The impact of an oil spill can be devastating. It can completely ravage an ecosystem and cost billions of dollars to clean. Given the severity of oil spills, the U.S. government has regulations to protect the environment.
One of the regulations to ensure that vessels can pay the fines, penalties and damage after an oil spill is that all vessels over 300 gross tons have to have a Certificate of Financial Responsibility.
Why You Need a COFR
If you are a vessel over the weight limit and if you operate in the Exclusive Economic Zone or U.S. waters, then you have to have a COFR. Without one, you could face serious fines. For instance, you could be detained, fined up to $30,000 daily and more. In some cases, you may even have to give up your vessel.
How to Get a COFR
If you need COFR, then you can always apply for one online. You simply sign onto the U.S. Coast Guard’s website to find the application. You can complete the whole process electronically. You can even apply for supplemental COFR and make online payments. There is no need for paper copies.
If you have a ship that is over 300 gross tons and that operates within the EEZ or U.S. waters, then you need the COFR. While the COFR protects the environment, it also protects your vessel and your assets.
You already know that running a business is hard, but for many it’s a labor of love. That’s why it’s important to protect what you love with the right insurance, and these are the three reasons you should consider a business owners policy.
You Have Inventory or Assets
Whether you manufacture a product or sell a service, the things your business owns need coverage in the event of a loss. Your assets can include things like equipment, raw materials or product inventory, but they also include intangibles like customer data and other digital assets.
You Have a Physical Location
Your office, workshop, warehouse, and any other physical location are vulnerable to natural and other disasters. If you have a place where you conduct your work, a business owners policy can provide coverage for repairs to the structure to get you up and running as soon as possible.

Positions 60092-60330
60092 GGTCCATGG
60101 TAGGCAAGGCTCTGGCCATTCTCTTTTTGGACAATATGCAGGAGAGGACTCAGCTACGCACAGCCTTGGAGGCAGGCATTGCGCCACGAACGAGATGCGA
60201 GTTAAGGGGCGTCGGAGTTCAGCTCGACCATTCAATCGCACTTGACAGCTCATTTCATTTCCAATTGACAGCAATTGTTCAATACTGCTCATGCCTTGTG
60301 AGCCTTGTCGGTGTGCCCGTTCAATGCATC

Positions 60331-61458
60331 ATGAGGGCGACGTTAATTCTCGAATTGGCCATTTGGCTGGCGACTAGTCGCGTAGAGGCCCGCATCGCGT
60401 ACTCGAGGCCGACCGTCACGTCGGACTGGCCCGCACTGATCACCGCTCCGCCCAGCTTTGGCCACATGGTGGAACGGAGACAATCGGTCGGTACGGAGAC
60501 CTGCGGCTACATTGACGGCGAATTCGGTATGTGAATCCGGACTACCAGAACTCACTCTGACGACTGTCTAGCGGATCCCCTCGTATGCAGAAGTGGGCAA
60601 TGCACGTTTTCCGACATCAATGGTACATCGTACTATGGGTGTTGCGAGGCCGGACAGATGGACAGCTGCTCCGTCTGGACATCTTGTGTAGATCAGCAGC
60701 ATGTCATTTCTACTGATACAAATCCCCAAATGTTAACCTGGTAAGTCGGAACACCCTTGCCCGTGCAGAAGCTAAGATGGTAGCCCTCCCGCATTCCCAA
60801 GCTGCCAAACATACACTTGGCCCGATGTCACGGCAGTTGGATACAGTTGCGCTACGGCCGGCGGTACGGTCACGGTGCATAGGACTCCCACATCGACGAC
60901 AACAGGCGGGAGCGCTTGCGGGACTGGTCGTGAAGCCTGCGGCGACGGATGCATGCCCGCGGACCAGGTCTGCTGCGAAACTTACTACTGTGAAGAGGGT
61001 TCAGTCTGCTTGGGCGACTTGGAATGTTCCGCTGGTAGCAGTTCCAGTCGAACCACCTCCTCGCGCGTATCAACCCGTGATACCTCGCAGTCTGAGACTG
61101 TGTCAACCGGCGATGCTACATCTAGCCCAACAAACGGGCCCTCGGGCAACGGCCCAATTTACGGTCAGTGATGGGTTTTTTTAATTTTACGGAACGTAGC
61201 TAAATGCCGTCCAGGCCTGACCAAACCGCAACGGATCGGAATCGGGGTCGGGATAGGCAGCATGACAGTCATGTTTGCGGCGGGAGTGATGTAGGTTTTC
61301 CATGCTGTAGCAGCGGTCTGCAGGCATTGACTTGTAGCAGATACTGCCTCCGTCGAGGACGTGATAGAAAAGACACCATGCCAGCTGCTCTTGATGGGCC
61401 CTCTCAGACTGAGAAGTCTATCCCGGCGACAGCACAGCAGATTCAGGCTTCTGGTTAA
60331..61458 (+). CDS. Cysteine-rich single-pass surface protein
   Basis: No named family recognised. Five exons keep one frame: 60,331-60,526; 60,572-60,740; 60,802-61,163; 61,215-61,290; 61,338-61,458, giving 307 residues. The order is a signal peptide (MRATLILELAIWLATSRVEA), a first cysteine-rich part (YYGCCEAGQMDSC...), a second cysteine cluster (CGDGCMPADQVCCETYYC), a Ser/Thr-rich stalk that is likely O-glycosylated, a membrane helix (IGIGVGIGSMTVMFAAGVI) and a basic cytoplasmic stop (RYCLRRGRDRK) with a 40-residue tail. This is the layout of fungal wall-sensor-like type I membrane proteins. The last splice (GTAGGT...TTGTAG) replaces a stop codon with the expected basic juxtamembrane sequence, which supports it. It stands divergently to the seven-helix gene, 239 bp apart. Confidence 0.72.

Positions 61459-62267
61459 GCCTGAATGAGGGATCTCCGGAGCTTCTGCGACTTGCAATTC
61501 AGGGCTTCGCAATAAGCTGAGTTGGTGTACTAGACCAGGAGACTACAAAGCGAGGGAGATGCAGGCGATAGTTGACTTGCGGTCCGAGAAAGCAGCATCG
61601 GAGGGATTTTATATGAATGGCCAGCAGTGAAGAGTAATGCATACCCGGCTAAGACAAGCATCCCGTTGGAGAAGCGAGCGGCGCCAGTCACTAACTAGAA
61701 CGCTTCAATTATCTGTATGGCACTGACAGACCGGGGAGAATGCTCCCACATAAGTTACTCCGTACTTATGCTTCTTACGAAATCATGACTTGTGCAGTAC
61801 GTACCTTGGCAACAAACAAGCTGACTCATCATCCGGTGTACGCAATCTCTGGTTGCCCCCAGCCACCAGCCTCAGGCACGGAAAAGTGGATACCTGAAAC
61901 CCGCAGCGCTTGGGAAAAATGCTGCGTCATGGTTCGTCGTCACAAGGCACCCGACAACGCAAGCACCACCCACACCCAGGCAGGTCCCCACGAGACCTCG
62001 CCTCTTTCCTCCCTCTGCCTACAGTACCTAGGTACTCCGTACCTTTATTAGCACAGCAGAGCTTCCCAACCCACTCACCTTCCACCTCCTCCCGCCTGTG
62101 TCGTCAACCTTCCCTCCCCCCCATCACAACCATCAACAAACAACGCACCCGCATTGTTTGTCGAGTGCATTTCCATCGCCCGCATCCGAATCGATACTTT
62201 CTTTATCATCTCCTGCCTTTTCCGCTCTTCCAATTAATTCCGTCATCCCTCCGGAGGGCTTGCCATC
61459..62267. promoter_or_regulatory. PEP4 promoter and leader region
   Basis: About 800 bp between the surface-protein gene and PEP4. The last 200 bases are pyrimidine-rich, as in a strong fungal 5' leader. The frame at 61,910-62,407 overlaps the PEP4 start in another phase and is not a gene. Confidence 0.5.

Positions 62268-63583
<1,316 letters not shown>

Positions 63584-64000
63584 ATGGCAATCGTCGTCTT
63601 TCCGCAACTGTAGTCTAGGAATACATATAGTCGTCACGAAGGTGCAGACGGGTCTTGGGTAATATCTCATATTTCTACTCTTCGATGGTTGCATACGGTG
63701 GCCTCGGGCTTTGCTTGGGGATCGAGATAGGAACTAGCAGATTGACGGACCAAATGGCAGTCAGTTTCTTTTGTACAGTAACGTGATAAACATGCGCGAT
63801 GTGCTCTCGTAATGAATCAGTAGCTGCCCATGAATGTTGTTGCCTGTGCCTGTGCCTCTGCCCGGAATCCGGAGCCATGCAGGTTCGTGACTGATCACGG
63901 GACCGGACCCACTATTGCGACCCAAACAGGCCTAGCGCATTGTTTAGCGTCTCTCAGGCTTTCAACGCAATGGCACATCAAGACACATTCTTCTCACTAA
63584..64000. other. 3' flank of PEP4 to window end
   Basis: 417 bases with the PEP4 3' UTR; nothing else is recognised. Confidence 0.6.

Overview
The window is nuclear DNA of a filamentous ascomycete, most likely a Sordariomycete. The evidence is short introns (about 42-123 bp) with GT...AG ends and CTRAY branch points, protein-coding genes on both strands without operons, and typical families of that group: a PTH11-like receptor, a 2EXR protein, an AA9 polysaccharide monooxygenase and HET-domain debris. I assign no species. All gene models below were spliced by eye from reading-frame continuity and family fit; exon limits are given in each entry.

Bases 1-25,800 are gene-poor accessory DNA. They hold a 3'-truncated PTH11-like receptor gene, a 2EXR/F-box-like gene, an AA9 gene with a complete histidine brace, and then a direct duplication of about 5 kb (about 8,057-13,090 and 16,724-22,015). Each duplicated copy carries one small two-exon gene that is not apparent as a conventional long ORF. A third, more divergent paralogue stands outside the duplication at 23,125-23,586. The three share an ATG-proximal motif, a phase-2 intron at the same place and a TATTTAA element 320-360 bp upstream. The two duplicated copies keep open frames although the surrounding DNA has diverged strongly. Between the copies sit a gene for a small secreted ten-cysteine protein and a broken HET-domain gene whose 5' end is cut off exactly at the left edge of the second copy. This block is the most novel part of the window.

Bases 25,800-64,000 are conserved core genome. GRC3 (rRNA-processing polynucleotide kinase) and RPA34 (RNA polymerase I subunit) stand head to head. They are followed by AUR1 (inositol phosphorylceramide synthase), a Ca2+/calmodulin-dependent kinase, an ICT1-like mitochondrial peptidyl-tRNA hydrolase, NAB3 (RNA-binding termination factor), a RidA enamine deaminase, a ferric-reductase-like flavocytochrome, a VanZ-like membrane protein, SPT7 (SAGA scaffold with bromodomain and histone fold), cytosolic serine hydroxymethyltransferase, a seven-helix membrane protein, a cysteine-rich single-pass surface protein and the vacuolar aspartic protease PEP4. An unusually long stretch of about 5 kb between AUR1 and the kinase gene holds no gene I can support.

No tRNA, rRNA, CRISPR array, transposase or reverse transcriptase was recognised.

You Are Vulnerable to Lawsuits
Another component of the policy is liability coverage that shields your business from lawsuits. Legal action can arise from many aspects of your business. A slip and fall at a physical location can result in a customer’s injury, but so can a faulty product or a data breach at your company. Liability insurance often provides defense costs as well as indemnification for the injured party.
Building a business is hard work. Protecting your business doesn’t have to be.
Condo associations are responsible for maintaining the property and managing the finances of its membership. A proactive approach to risk management is an essential element of achieving both of these important duties. Condo board members and the property management companies that work with them need to carefully evaluate how to safeguard their condo buildings’ assets.
General Liability Insurance
Condo insurance coverage must include a general liability policy. General liability will protect the association in the event that someone makes a claim against it.
It is imperative that condo buildings maintain adequate property insurance. A condo’s property insurance policy will generally not cover claims relating to an individual resident’s unit but rather only the common area elements of the building.